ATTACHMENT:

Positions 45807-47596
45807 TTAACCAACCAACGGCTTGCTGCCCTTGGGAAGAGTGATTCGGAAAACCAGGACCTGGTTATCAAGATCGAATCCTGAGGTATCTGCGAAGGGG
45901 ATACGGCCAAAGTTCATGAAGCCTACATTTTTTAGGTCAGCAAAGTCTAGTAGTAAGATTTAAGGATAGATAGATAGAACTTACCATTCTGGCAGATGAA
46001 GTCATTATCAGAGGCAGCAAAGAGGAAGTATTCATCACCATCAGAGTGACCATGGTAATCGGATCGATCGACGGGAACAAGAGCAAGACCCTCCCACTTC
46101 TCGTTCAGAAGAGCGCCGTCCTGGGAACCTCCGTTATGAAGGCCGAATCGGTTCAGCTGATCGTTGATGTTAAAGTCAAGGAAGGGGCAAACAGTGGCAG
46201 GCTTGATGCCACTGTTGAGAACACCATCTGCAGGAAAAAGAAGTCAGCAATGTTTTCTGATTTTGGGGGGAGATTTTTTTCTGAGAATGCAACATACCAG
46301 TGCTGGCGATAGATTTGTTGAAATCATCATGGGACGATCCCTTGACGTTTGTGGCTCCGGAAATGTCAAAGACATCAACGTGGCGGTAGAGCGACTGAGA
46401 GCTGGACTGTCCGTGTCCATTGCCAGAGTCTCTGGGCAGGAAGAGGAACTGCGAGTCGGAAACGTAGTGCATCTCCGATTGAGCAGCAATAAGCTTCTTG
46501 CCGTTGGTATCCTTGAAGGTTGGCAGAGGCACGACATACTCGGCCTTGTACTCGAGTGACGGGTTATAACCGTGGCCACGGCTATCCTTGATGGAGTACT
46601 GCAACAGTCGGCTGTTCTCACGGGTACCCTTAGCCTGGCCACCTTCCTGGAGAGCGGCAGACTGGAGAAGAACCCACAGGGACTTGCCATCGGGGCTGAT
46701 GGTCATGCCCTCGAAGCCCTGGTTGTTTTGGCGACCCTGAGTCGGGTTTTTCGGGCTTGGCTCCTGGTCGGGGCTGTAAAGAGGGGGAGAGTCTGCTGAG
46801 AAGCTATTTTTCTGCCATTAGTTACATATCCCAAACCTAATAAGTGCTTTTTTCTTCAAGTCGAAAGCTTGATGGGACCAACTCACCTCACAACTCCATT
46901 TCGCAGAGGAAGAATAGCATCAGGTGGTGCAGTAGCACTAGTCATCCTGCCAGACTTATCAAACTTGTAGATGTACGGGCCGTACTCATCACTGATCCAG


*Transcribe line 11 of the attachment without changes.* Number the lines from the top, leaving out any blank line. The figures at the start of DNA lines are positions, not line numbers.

46701 GGTCATGCCCTCGAAGCCCTGGTTGTTTTGGCGACCCTGAGTCGGGTTTTTCGGGCTTGGCTCCTGGTCGGGGCTGTAAAGAGGGGGAGAGTCTGCTGAG